of his promises. In the book of Judges, we see the strength and weakness of Sampson; in that of Ruth, the plain-dealing and equity of Boaz ; in those of Kings, the holiness of Samuel, of Elijah, of Elisha, and the other prophets; the reprobation of Saul; the fall and repentance of David, his mildness, and patience; the wisdom and sin of Solomon; the piety of Ezekiah and Josiah. In Esdras, the zeal for the law of God; in Tobit, the conduct of a holy family; in Judith, the power of grace; in Esther, prudence; in Job, a pattern of admirable patience. The Maccabees affords such instances of personal and national bravery, such an exalted and generous love of our country, and all this grounded on the true principles of valour and patriotism, as the most boasted achievements in profane story are perfect strangers to. The Proverbs and Ecclesiastes, and the other two books which go under the title of the Wisdom of Solomon and of the Son of Sirach, teach a more useful and sublime philosophy than all the writings which Greece and Rome have published. The noble images and reflections, the profound reasonings on human actions, and excellent precepts for the government of life, sufficiently witness their inspired origin. This treasure, indeed, is thrown together in a confused magnificence, above all order, that every one may collect and digest such observations as chiefly tend to his own particular instruction. And though it behoves us to reverence the doctrine of the Holy Ghost, rather than pretend to assign the reasons for his dispensing it in this or that manner; yet, I think, we perceive the fitness of the method here taken,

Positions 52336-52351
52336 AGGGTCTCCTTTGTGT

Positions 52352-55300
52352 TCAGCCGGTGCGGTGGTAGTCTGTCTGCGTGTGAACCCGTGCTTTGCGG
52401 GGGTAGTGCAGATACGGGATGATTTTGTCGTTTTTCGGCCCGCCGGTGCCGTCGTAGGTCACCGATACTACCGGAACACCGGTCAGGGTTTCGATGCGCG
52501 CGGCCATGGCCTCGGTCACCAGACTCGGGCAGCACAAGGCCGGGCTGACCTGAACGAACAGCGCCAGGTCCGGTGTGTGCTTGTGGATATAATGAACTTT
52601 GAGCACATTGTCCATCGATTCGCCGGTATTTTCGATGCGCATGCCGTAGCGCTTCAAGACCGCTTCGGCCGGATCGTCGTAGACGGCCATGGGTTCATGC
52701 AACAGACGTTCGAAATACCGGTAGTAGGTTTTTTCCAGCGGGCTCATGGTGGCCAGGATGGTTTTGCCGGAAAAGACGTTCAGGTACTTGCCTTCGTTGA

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in setting forth the nature, substance, and end of our obligations; and, without entering on minute discussions, in taking in the whole compass of duty; for by this means the paths of life are not only pointed out to each individual, and his personal character formed; but the minds of mankind, in general, are furnished and enriched with the beauty, copiousness, and variety of all virtues. -The Prophets announce not only the promises, but also the characteristic marks of the Messiah, with the threats against sinners, and those calamities which were to befal the Jews and other nations. The Psalms unite in themselves the chief subjects, and all the different excellencies of the Old Testament. In a word, every thing in the Sacred Writings will appear, as it truly is, holy, grand, and profitable, provided it be read with suitable dispositions. Phillips.